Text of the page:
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Can an Idiot Be Psychic?

Book Review

David Bloomberg

Volume 23.5, September / October 1999

With one of their most recent books, the publishers of the Complete Idiot’s Guide series may be trying to reach its declared audience. The Complete Idiot’s Guide to Being Psychic certainly is not meant to reach intelligent or knowledgeable readers. Even most of those who believe in paranormal claims would likely have a hard time getting through the volumes of utter nonsense that fill this book.

Previously, these guides have dealt with step-by-step instructions on how to do something (buying a car, writing a resume, gardening, etc.), and parts of this book deal with how people can supposedly learn to use their intuition, get a spirit guide, etc. The authors are trying to put psychic powers in the same realm as cars, resumes, and gardens-everybody knows those things actually exist; similarly, the authors declare that everybody is psychic. They proclaim it to be real, and simply move on from there.

The authors do acknowledge the existence of skeptics, and even specifically mention CSICOP and James Randi. But their understanding of skepticism is quite skewed. They claim that skeptics have to prove “that psi doesn't exist” and wonder what they will say “when evidence finally arrives that proves psi exists as a natural force.”

They also take several potshots at skeptics. In comparing the logical and rational mind versus the intuitive mind, they say the former needs proof while the latter is “trusting,” and the former is “critical” while the latter is “loving.” Obviously, it’s better to be trusting and loving than critical! Less subtle is their claim that, before it happened, skeptics would have “been as unbelieving” of a claim that Charles Lindbergh could complete his flight as they are now of astral travel. It’s hard to believe the authors didn't know they were setting up such a blatantly false straw man argument, but if that is truly what they think about skeptics, it’s no wonder they vilify them as having closed minds and even say “the public may confuse these two types of extremists-fanatical followers of all things paranormal and ever-suspicious skeptics.”

Oddly, the authors themselves seem to fall into the category of “fanatical followers of all things paranormal.” Indeed, it’s hard to believe they have not lost their life savings to a confidence artist by now, since they seem to believe absolutely everything associated with the paranormal.

They cite several well-known “psychics” to support their claims, including Uri Geller. (Amusingly, they state that “skeptics continue to debunk Geller and his feats.” Since they seem to fully believe in his powers, this implies they don't know what the word “debunk” means.) They cite firewalking as an example of an “unsolved mystery,” ignoring the fact that one does not need to be in any sort of special trance state to do it. They talk of hypnotically regressing people to past lives, ignoring the vast amount of evidence dealing with false memory implantation. They cite therapeutic touch and Kirlian photography as valid-the latter is even “proof that auras exist.” They claim that Einstein had a “psychic experience” because he “is reputed to have formulated the Theory of Relativity while resting.” They cite the Fox Sisters as having invoked spirits to “rap on and levitate objects,” ignoring the fact that they later admitted it was a hoax. They perpetuate the incorrect claim that the late Jeane Dixon predicted President Kennedy’s assassination. Such inaccuracies are only the tip of the iceberg.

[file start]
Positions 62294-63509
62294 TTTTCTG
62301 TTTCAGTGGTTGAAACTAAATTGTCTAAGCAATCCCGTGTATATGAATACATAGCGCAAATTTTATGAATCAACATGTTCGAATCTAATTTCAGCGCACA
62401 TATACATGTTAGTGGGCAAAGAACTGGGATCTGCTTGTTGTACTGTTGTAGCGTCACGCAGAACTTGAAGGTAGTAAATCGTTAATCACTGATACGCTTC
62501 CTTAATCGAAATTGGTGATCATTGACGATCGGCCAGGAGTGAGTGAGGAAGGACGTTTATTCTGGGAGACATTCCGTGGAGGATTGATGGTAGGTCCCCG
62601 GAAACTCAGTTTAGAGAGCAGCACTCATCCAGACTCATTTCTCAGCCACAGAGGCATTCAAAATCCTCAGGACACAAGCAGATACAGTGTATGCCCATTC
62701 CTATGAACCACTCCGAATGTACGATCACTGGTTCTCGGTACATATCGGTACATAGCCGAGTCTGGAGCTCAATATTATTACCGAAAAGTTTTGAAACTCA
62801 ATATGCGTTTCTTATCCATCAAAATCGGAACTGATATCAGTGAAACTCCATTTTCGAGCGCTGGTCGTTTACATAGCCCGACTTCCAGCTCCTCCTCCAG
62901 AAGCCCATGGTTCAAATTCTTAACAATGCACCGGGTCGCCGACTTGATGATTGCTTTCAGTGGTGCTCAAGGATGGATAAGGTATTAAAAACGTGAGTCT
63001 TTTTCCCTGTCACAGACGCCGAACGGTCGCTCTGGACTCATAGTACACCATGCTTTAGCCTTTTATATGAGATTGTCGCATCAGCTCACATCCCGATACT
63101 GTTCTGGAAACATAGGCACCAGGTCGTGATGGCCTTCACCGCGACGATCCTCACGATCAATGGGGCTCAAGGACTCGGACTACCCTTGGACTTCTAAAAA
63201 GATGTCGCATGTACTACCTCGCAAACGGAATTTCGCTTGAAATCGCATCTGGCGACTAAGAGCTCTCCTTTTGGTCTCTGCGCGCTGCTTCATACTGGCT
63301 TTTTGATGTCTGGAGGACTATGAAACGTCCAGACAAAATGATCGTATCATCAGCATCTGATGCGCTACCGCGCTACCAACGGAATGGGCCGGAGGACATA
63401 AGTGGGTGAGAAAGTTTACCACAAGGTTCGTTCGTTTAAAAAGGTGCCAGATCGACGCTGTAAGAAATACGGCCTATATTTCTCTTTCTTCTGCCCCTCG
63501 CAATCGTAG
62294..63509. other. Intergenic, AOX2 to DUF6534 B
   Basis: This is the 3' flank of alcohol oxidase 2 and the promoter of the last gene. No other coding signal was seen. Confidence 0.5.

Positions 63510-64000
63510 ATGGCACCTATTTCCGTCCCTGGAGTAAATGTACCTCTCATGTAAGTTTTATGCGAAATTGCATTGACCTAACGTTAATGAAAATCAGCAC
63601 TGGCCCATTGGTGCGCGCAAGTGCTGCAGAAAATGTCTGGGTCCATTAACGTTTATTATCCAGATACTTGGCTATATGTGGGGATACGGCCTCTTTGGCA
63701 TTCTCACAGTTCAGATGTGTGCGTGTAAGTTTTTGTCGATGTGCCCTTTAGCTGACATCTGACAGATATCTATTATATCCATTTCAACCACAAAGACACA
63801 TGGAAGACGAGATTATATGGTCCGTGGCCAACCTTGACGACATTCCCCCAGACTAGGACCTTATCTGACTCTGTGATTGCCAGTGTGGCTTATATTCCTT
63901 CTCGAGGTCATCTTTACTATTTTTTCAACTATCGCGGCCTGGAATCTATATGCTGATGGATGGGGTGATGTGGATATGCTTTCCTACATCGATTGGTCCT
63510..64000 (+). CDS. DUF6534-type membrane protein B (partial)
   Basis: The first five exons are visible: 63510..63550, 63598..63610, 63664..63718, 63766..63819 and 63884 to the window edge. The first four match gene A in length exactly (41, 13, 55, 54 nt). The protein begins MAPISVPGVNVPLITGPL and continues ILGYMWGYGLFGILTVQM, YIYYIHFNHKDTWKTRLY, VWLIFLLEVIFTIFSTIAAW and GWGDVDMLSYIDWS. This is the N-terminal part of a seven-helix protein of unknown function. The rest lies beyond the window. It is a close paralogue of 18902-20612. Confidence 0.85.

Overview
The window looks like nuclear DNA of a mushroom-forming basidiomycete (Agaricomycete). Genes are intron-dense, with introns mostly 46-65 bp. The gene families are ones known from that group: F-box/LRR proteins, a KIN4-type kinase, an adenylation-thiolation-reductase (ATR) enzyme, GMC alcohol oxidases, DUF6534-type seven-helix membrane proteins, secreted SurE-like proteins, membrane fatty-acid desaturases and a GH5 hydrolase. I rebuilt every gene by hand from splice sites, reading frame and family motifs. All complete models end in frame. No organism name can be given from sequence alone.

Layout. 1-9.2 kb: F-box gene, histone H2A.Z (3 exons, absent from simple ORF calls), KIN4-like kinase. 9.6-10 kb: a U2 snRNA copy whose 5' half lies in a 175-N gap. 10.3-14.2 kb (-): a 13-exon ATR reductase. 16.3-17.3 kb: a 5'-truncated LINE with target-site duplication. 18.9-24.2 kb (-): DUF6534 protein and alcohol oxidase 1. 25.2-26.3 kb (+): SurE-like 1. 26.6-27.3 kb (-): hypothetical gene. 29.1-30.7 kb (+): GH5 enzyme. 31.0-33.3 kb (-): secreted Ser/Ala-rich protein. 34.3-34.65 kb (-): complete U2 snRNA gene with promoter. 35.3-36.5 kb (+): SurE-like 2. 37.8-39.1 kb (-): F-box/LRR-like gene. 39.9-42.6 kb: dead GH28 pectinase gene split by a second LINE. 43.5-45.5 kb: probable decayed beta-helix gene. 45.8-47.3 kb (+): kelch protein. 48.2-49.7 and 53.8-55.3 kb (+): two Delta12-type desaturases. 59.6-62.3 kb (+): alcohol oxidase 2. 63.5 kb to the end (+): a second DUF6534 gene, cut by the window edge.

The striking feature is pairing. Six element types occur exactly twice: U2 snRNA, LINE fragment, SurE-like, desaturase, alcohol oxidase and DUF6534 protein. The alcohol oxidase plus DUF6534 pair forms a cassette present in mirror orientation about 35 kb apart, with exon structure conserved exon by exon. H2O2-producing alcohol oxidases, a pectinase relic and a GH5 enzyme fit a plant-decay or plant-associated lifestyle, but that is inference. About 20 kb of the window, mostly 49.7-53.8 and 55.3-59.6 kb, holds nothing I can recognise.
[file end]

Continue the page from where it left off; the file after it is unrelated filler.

It is intriguing that they repeatedly try to claim scientific backing for some of what they say, but don't, of course, cite anything specific. They even claim that “one thing that physicists and psi scientists agree on is that physics and psi probably follow the same set of natural laws.” They appear to want to have the credibility associated with the word “scientific,” without having to deal with any of the rigors of the scientific method.

The book is not completely devoid of good advice. There is one small paragraph that says, “Certain types of schizophrenics also report hearing voices, and if you start hearing voices out of the blue, your first stop should be your doctor’s office. We also recommend that you make sure you're truly hearing psychic information before acting on your premonitions. And whatever you do, don't try anything dangerous because you think it’s based on your intuition!” But that’s pretty much the extent of it.

Their message is, quite plainly, that “everyone is psychic.” Period. There is no doubt. And if you dare to question the supposedly positive results of psi studies, then you're just as bad as those who “ridiculed” Galileo, Newton, and Einstein!

Well, they certainly put skeptics in their place. Thankfully, that place is somewhere outside the realm of The Complete Idiot’s Guide.

David Bloomberg

David Bloomberg is the chairman of the Rational Examination Association of Lincoln Land (REALL).